CSIRO Publishing blank image blank image blank image blank imageBooksblank image blank image blank image blank imageJournalsblank image blank image blank image blank imageAbout Usblank image blank image blank image blank imageShopping Cartblank image blank image blank image You are here: Journals > Australian Journal of Zoology   
Australian Journal of Zoology
Journal Banner
  Evolutionary, Molecular and Comparative Zoology
 
blank image Search
 
blank image blank image
blank image
 
  Advanced Search
   

Journal Home
About the Journal
Editorial Board
Contacts
Content
Online Early
Current Issue
Just Accepted
All Issues
Special Issues
Sample Issue
For Authors
General Information
Notice to Authors
Submit Article
Open Access
For Referees
Referee Guidelines
Review Article
Annual Referee Index
For Subscribers
Subscription Prices
Customer Service
Print Publication Dates

blue arrow e-Alerts
blank image
Subscribe to our Email Alert or RSS feeds for the latest journal papers.

red arrow Connect with us
blank image
facebook twitter youtube

red arrow Supplementary Series
blank image
All volumes of the Australian Journal of Zoology Supplementary Series are online and available to subscribers of Australian Journal of Zoology.

 

Article << Previous     |     Next >>   Contents Vol 13(1)

Movements of Australian flying foxes (Pteropodidae: Megachiroptera).

JE Nelson

Australian Journal of Zoology 13(1) 53 - 74
Published: 1965

Abstract

Evidence is presented to show that the coastal species Pteropus poliocephalus and P. gouldi congregate in large camps from early until late summer. In these large summer camps the young are born and raised, the sexes become associated, and conception occurs. The numbers within these camps are influenced by the availability of blossom in the surrounding area. The adults are normally dispersed during the winter while the immature form winter camps. These camps contain a larger percentage of adults in those winters in which blossom is more abundant. The inland species P. scapulatus forms large camps in early summer but the young are born in autumn when the population is dispersed. Since the food supply of P. scapulatus is less dependable and undergoes greater fluctuations than that of the coastal species, P. scapulatus is more nomadic than P. poliocephalus and P. gouldi.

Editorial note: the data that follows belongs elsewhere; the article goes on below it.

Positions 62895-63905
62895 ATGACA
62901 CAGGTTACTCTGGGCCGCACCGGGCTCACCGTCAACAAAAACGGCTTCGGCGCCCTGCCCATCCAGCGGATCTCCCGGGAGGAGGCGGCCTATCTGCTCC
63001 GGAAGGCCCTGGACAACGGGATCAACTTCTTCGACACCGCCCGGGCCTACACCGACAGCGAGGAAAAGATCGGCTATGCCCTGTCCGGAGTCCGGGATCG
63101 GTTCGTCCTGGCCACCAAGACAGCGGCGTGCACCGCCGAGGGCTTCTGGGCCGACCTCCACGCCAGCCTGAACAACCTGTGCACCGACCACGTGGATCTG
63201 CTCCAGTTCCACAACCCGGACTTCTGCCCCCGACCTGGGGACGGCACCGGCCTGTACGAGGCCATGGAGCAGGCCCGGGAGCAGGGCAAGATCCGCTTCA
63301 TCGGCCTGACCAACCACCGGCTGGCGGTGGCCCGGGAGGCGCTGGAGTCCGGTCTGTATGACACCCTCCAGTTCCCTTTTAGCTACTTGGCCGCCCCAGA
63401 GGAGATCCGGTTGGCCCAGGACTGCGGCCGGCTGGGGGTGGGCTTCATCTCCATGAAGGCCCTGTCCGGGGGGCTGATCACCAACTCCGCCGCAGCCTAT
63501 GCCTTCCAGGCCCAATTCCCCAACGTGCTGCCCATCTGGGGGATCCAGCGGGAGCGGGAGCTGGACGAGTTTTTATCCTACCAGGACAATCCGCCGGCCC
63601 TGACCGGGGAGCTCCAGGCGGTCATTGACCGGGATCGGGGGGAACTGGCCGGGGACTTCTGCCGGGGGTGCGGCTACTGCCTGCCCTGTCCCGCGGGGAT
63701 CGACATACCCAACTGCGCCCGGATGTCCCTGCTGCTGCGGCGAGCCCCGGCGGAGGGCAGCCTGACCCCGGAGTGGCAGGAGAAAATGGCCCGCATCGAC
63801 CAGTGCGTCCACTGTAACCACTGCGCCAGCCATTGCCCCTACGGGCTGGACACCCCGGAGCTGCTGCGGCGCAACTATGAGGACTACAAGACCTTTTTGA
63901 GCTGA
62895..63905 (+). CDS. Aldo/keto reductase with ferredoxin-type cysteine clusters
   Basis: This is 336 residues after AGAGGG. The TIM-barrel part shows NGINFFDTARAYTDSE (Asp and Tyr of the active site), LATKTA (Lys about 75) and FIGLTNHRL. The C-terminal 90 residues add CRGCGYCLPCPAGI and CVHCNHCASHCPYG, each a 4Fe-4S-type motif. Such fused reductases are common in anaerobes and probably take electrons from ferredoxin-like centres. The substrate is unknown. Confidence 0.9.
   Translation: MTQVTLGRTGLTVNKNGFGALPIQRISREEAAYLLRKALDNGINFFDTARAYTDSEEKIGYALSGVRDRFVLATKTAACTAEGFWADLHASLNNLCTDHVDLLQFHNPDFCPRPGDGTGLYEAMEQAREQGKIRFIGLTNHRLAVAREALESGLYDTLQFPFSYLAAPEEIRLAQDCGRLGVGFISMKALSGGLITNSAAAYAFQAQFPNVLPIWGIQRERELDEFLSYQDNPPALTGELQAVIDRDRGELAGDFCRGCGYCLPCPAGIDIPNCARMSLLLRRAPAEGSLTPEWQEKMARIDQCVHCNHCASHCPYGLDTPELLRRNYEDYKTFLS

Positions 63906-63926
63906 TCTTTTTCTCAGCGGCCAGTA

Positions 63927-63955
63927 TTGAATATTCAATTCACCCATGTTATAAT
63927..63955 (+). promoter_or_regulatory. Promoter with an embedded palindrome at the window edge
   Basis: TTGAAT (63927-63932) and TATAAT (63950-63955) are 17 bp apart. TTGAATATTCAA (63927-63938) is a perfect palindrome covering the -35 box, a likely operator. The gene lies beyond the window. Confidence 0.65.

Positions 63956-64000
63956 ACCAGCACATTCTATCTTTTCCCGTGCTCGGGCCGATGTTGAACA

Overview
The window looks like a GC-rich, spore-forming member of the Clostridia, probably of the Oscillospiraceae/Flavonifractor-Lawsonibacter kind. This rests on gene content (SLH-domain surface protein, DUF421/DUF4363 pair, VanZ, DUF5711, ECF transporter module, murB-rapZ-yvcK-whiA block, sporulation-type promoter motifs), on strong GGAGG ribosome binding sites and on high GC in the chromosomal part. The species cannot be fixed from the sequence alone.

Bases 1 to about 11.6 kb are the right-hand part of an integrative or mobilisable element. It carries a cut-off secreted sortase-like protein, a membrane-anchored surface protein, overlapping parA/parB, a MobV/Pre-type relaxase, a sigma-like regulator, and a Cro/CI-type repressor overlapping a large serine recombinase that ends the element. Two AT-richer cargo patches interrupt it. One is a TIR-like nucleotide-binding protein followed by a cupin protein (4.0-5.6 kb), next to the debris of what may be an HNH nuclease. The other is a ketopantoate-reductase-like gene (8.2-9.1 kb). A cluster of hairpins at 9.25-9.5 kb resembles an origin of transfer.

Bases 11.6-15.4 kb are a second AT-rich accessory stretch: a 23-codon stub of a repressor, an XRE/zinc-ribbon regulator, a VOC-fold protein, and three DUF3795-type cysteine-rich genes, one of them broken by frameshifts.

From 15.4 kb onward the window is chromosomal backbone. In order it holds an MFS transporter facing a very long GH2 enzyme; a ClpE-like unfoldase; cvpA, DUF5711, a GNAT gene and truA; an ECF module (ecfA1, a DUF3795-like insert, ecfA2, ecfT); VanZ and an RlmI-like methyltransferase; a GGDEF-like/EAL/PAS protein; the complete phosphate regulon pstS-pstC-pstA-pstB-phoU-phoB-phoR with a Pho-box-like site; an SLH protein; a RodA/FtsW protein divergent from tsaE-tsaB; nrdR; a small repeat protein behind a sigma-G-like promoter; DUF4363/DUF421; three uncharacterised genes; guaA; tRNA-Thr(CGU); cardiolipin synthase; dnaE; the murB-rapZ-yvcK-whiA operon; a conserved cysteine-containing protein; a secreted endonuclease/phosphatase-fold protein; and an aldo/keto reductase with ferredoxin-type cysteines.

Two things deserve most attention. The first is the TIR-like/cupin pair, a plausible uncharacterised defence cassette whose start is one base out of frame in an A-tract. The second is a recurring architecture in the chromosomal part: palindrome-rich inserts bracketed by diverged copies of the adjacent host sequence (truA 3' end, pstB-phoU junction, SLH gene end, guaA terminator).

Full text doi:10.1071/ZO9650053

© CSIRO 1965

blank image
Subscriber Login
Username:
Password:  

 
PDF (842 KB) $25
 Export Citation
 Print
  
    
Legal & Privacy | Contact Us | Help

CSIRO

© CSIRO 1996-2014